Buyers & Sellers

ROCKER 2There are buyers and there are sellers! Today, I was a buyer, with a great deal on a rocking chair, a deceased man’s rocker. I hope that doesn’t sound ‘insensitive’. But, a bargain is a bargain, no matter who the seller is, or was, in this case.

I looked at it as helping to settle his estate while ‘filling a need’ for my living room, killing two birds with one stone.  And isn’t that what ‘buying & selling’ is about, filling a ‘need’?

Someday, I’ll resell it when my frame finds the hardwood seat and spindled back uncomfortable, but not when I’m ‘gone’.  I‘ll sell it while I’m still here and put the proceeds toward another ‘need’.

Buying and selling one’s used, outdated or unneeded property is common in our American culture. Every weekend during nice weather, there are garage, yard and clothesline sales galore in homes, neighborhoods and towns across the country.   Look for the lawn sign, ‘Yard Sale Here’!

Bargains are waiting. Deals are to be made. Bid and offer is the action. Negotiating is almost to be expected. Junk is unloaded and becomes ‘another man’s treasure’.

Craig’s List, estate sales, penny saver ads…stuff is everywhere. Which begs the question, why do we buy so much? And, maybe more importantly, why do we keep it so long?

But back to my bargain hunting.  There’s  no doubt that this small rocker was a great deal. Yesterday, I saw the same chair for sale by a live person for 4 times what I paid. I guess you might call my sale the ‘drop dead price’. So, no, it’s not insensitive and you ‘never look a gift horse in the mouth’, whether it’s dead or alive.

Go through your storage boxes, attic, garage and cellars  Have a yard sale and treat yourself to dinner with your earnings. Anything that you can’t sell, donate to charity. It’s cluttering your life and probably not worth what you think, but the fun you’ll have unloading it will compensate.  Because it really is true, you can’t take it with you. The old fellow who had my rocker would tell you that…if he could! (Rest his soul)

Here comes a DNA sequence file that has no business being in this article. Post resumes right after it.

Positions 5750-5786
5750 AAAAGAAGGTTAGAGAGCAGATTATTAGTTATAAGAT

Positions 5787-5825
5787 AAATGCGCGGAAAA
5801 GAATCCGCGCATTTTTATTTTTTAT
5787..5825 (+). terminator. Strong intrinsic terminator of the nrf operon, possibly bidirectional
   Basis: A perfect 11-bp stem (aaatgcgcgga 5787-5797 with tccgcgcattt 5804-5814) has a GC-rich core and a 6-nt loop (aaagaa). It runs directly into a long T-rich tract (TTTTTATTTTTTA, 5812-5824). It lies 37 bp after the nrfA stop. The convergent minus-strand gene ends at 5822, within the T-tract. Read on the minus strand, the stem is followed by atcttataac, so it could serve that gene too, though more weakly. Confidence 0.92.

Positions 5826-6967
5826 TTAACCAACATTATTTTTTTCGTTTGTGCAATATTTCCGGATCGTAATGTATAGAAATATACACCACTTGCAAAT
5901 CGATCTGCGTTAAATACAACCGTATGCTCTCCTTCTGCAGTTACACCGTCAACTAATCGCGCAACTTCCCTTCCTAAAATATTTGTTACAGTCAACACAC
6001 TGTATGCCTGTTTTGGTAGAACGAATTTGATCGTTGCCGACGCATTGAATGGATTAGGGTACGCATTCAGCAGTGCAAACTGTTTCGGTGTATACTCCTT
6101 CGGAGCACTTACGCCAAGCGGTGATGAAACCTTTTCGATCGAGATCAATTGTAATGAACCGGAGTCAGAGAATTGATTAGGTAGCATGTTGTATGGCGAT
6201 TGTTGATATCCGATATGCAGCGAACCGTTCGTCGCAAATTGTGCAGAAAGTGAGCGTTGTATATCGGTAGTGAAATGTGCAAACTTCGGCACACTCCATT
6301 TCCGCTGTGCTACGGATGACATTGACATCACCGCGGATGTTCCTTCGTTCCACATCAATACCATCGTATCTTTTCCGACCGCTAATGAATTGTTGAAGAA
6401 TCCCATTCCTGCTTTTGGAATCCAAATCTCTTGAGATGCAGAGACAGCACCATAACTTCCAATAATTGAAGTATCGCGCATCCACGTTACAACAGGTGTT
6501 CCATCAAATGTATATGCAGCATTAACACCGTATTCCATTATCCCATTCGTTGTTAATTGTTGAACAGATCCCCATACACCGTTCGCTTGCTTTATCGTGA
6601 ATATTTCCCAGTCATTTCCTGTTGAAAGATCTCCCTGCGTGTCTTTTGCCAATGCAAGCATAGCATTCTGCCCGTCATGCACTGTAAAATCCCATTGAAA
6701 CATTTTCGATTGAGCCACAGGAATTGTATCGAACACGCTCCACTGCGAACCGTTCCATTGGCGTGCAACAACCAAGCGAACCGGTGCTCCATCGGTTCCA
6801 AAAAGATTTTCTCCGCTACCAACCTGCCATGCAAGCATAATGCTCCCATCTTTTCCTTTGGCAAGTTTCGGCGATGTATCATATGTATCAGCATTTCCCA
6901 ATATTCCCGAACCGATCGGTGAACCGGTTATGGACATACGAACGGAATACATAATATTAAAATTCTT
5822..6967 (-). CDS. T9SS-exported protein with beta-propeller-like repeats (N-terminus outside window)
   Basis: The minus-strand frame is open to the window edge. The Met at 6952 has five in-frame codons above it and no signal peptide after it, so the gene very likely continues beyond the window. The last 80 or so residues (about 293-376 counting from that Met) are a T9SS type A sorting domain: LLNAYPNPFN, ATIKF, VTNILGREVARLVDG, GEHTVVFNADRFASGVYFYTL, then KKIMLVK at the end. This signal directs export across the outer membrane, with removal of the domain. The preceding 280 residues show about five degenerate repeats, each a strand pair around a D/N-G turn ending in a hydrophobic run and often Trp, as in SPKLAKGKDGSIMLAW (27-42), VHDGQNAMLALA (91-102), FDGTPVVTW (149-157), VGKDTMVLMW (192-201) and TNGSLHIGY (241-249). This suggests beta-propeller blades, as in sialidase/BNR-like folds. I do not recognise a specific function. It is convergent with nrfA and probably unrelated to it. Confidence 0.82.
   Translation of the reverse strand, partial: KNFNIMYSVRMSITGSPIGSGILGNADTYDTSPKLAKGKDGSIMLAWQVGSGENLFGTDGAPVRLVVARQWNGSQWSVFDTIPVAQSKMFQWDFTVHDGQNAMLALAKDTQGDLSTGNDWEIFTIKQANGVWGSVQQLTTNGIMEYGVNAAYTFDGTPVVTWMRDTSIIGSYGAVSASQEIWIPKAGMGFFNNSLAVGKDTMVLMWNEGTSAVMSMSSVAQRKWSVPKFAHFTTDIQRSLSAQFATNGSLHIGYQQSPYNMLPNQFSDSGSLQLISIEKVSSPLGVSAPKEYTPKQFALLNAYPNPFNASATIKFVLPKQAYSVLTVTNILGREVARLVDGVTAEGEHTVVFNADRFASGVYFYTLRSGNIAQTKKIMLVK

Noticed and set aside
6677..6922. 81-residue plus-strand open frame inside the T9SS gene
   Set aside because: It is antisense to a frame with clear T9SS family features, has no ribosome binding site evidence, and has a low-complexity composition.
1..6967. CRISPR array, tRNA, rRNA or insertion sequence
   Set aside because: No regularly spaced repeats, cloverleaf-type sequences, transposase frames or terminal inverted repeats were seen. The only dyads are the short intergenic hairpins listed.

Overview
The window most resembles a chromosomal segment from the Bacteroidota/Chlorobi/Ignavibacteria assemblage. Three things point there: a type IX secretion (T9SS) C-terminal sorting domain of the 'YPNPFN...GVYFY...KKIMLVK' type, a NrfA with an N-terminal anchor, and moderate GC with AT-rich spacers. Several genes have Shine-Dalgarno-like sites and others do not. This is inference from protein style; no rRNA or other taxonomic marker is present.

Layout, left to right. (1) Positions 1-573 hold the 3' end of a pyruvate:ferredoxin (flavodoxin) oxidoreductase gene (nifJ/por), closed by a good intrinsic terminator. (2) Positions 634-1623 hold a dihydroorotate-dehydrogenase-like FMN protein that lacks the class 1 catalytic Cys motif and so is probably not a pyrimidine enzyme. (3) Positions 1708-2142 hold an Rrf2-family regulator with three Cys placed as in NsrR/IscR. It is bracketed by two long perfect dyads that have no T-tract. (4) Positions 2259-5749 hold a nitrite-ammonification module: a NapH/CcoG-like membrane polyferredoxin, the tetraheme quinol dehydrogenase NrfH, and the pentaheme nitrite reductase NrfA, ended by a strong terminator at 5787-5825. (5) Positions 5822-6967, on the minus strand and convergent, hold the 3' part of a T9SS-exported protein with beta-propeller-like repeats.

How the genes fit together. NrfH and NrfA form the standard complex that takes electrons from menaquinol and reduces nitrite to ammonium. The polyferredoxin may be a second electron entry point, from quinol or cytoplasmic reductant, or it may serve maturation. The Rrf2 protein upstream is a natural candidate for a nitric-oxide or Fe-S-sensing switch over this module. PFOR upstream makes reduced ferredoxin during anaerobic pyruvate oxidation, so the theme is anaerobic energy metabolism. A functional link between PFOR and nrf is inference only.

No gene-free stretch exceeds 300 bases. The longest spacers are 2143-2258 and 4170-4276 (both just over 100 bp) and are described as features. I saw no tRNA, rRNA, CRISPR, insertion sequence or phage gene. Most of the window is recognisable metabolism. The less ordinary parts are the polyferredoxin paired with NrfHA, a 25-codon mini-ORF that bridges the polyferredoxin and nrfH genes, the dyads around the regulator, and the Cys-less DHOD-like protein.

As my wife reminds me, ‘less is more’!

srbottch

ps. I’m gonna sell that old putter, it never worked, anyway!!!

‘Sometimes, I Like Summer Better…’

“Sometimes I wonder whether I like summer better, or winter better. Usually it is when it is NOT that season, that I like it most.” (Darcy)

-3

The town clock flashed a negative 3 bone chilling Farenheit degrees, as I stood numb at my school crossing post in January. Another western New York winter arrived with a vengeance. I wiggled my toes in desperation, confirming I still had them, and thinking, “I can’t wait for Summer”!

February found me chopping icicles off my house gutters, champion size icicles, easily 10 pounds, wishing they were large mouth bass. An avalanche of snow slid off the roof, smacking me squarely in the face while I mumbled, “I can’t wait for Summer”, and felt the watery intruder melting down my neck.

Trucks plowed heavy March snows from neighbors’ driveways, while wind gusts boomeranged it back at me as I labored with my own heavy snowblower. I uncurled my frozen fingers, one by one, from the icy grips of the obtrusive machine, and beneath a thick wool scarf wrapped around my face like an entombed mummy, I cursed the forecast and screamed in muffled frustration, “I can’t wait for Summer”!

It’s July and the humidity is oppressive.  Mid summer in western New York means muggy days and restless nights. A frosty winter breeze would feel so refreshing but the calendar gives me no solace. “How soon to Winter”?

Wasn’t it just yesterday that I mowed the grass? Yet, there it lays, waiting for another clipping. Is there no end to summer’s workload?  Safety glasses! Earplugs! Industrial yard machines cranking up the descibles! I yearn for the peaceful whisper of a powdery snowfall. “How soon to Winter”?

An evening stroll through our garden on a warm August night demands a healthy dose of insect repellant. Even then, in a struggle for survival, the stronger mosquitoes find unprotected spots on my arms and legs to draw my precious blood. A winter frost would be my ally in this ongoing battle between bug and body. Desperately, I cry out to Mother Nature, “How soon to Winter”?

I’m comforted to know Fall is just around the corner. It’s my favorite season, you know, except for the ragweed and golden rod, of course. And, yes, it’s followed too closely by winter,with its long, cold, black nights and grey, bone chilling days…

Well, there’s always Spring…

srbottch

My Shoebox Family

Shoebox

It was an old box with a flattened lid, held together by a rubber band stretched beyond its time…a shoebox, a ‘treasure chest’ of family photos, my family.

In the ‘predigital era’, a box was a common place to save pictures. If you were organized, you put them in an album, then a box. Today, they’re on smart phones, or in the ‘cloud’.

Modern technology makes accessing photos simple and quick; a couple of clicks and, instantly, you can be looking at multiple images. But the romance is gone, the romance of holding a paper image by its curled-up corner and intimately studying the people who are forever locked in that time and place.